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12 Auckland U. L. Rev. 71 (2006)
Truth, Civility, and Religious Battlegrounds: The Contest between Religious Vilification Laws and Freedom of Expression

handle is hein.journals/auck12 and id is 75 raw text is: Truth, Civility, and Religious Battlegrounds:
The Contest Between Religious Vilification Laws and
Freedom of Expression
As part of the response to the Court of Appeal's decision in Living Word Distributors
Ltd v Human Rights Action Group Inc Wellington,' the New Zealand government
announced a general inquiry into hate speech in August 2004.2 Public awareness of
the inquiry was heightened as vocal debate and outrage was raised over the
desecration of Jewish cemeteries, the sending of offensive letters to Muslim
communities, and the barring of Holocaust denier David Irving's entry into the
country.3 While the Human Rights Commission advocated extension of the grounds
of criminal vilification beyond racial groups,4 the overwhelming majority of
submissions were opposed to implementing a new, general hate speech law, leading
Chairwoman Yates to label the inquiry, despite the importance of the subject, a little
luxury.5 In other jurisdictions however, prohibition of religious vilification now has
the force of law. This article looks at two instances: the Racial and Religious
Tolerance Act 2001 (Victoria, Australia) and the Canadian Criminal Code.6 These
Acts prohibit inciting one's audience to hatred on the basis of a person's religion. In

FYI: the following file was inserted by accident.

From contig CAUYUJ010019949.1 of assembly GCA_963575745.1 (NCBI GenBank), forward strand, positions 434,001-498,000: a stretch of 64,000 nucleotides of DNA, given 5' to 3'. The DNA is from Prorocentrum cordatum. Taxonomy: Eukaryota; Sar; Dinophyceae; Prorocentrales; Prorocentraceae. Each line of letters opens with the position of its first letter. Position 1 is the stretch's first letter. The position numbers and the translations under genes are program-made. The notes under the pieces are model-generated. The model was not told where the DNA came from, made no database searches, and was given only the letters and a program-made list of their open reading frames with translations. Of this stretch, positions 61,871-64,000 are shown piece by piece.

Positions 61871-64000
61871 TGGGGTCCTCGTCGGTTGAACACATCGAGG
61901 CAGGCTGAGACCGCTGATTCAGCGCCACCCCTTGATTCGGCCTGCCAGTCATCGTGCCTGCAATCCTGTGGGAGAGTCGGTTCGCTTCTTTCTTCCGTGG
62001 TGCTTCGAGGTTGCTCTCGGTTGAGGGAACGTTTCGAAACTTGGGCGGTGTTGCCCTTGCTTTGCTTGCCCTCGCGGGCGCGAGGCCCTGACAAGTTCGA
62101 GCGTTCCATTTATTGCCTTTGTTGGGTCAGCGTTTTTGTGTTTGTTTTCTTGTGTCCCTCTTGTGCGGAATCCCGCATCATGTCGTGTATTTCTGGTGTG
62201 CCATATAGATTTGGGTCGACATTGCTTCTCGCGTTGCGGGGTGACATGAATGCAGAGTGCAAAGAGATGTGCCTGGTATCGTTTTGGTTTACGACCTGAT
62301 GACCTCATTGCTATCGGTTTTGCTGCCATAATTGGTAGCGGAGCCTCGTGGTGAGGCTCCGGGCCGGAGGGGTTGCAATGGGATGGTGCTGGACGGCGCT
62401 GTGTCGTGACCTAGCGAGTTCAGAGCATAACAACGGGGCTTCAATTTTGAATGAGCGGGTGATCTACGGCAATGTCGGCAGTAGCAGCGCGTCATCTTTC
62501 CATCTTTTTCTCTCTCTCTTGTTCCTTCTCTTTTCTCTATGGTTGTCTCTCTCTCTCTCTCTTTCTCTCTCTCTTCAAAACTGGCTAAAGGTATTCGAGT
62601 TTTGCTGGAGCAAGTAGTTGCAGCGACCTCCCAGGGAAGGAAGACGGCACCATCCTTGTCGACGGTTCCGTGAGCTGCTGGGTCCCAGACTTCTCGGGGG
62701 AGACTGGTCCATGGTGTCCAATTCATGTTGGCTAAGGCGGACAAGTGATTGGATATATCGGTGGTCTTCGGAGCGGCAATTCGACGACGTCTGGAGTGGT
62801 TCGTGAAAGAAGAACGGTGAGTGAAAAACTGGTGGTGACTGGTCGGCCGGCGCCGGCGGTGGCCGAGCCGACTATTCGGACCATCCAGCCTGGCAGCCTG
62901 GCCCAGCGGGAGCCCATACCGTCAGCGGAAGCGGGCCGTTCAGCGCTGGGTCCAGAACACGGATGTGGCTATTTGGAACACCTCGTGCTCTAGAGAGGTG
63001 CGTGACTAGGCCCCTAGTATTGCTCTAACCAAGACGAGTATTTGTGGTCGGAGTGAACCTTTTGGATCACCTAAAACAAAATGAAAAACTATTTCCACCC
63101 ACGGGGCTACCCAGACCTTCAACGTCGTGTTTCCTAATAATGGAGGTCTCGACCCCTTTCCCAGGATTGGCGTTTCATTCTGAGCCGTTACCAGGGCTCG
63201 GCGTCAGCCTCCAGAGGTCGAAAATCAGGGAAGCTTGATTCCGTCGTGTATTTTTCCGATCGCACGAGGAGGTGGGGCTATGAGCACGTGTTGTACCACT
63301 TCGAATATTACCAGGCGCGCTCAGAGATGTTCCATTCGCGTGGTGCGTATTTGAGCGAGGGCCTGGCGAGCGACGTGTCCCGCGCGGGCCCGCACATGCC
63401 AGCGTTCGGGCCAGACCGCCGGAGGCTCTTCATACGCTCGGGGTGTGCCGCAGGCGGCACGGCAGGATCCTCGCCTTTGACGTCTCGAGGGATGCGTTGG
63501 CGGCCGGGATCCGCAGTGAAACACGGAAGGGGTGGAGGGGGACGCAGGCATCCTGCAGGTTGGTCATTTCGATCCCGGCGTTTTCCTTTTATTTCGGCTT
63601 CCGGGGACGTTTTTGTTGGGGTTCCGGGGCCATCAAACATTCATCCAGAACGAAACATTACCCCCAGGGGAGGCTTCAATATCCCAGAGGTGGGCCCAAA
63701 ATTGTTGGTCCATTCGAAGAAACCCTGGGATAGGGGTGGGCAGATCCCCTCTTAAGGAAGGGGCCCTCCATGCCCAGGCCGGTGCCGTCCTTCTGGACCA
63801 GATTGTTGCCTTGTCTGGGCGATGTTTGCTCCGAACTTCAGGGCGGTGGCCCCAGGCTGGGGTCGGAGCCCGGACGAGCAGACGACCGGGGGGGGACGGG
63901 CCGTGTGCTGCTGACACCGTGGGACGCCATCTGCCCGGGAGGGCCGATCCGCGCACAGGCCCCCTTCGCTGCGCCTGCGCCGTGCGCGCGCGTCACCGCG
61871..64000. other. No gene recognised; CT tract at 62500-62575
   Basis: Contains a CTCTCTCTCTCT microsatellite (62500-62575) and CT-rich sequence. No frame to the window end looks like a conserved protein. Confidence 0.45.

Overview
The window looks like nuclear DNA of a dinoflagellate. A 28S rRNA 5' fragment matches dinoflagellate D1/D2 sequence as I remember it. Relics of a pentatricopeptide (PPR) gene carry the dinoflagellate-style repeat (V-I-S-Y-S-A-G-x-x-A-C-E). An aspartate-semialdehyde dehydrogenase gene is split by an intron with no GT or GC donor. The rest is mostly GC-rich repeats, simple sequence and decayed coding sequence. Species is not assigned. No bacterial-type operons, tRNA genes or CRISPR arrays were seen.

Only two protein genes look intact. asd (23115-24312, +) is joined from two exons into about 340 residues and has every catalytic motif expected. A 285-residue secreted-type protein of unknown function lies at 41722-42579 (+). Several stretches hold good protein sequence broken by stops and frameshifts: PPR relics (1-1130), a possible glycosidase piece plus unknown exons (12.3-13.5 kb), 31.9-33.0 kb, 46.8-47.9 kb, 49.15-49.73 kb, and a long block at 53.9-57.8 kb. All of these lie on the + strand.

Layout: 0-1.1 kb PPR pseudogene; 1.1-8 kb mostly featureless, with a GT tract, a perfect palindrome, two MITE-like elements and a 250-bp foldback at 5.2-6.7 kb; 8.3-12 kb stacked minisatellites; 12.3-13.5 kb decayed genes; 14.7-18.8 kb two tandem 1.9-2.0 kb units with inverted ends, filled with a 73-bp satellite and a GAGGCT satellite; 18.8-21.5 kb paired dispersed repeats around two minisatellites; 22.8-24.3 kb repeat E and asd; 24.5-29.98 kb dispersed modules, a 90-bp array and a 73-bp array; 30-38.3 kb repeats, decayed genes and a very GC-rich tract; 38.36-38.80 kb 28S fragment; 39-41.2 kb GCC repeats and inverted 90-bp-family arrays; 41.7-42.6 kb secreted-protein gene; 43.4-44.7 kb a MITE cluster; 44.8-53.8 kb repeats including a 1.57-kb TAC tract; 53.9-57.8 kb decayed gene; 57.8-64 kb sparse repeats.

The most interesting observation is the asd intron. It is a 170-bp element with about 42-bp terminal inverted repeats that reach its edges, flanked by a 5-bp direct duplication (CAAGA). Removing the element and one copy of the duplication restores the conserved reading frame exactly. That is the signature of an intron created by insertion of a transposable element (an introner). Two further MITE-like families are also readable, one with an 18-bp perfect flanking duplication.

doing so, the Acts adopt two propositions. First, the argument that hate speech
insidiously corrupts listeners by reinforcing a narrative that denigrates the self-worth
of minorities, and secondly, the view that such speech should be prohibited in order to
recognise the infliction of psychological harm on the target group.7   Prohibition
* BA/LLB(Hons); Judge's Clerk, Court of Appeal of New Zealand. My thanks go to Professor Paul
Rishworth for supervising the dissertation on which this article is based and for his thought-provoking
lectures. Thank you also to Eesvan Krishnan, Nicholas Whittington, and Kate Gillies for their helpful
comments on earlier drafts.
' [2000] 3 NZLR 570 (CA) (Living Word). In Living Word the Court ruled that the Film and
Literature Board of Review had erred in law when banning two religious videos expressing
unfavourable views on homosexuality.
2Have Your Say: Inquiry into Hate Speech (2004) House of Representatives <http://www.clerk.
[arliament.govt.nz/programme/committees/submissions/gahatenq.htm> (at 15 August 2006).
See Saxton, Where to draw the line on hate-speech law, New Zealand Herald, (Auckland, New
Zealand, 22 October 2004). Available from <http://www.nzherald.co.nz/print.cfm?objectid=3602837>
(at 8 January 2006); Cowards in our midst The Dominion Post (Wellington, New Zealand, 16
September 2004) 4. All websites accessed at 15 August 2006 unless otherwise stated.
4 Submission to the Government Administration Committee into the Inquiry into Hate Speech (NZ)
(2005) Human Rights Commission [2.22]. Available from  <http://www.hrc.co.nz/homeihrc/
newsandissues/submissiontotheinquiryintohatespeech.php>. Sections 61 and 131 of the Human Rights
Act 1993 already prohibit racially motivated hate speech.
5 Murphy, We need no law to define 'hate' speech, New Zealand Herald, (Auckland, New Zealand,
19 March 2005). Available from <http://www.nzherald.co.nz/print.cfm?objectid=10116130> (at 8
January 2006).
6 Reference will also be made to some of the controversies surrounding the introduction of the Racial
and Religious Hatred Bill (UK) (now the Racial and Religious Hatred Act 2006 (UK)).
' See especially the influential article of Matsuda, Public Response to Racist Speech: Considering the
Victim's Story (1988-1989) 87 Mich L Rev 2320. See also Delgado and Yun, Pressure Valves and
Bloodied Chickens: An Analysis of Paternalistic Objections to Hate Speech Regulation (1994) 82 Cal

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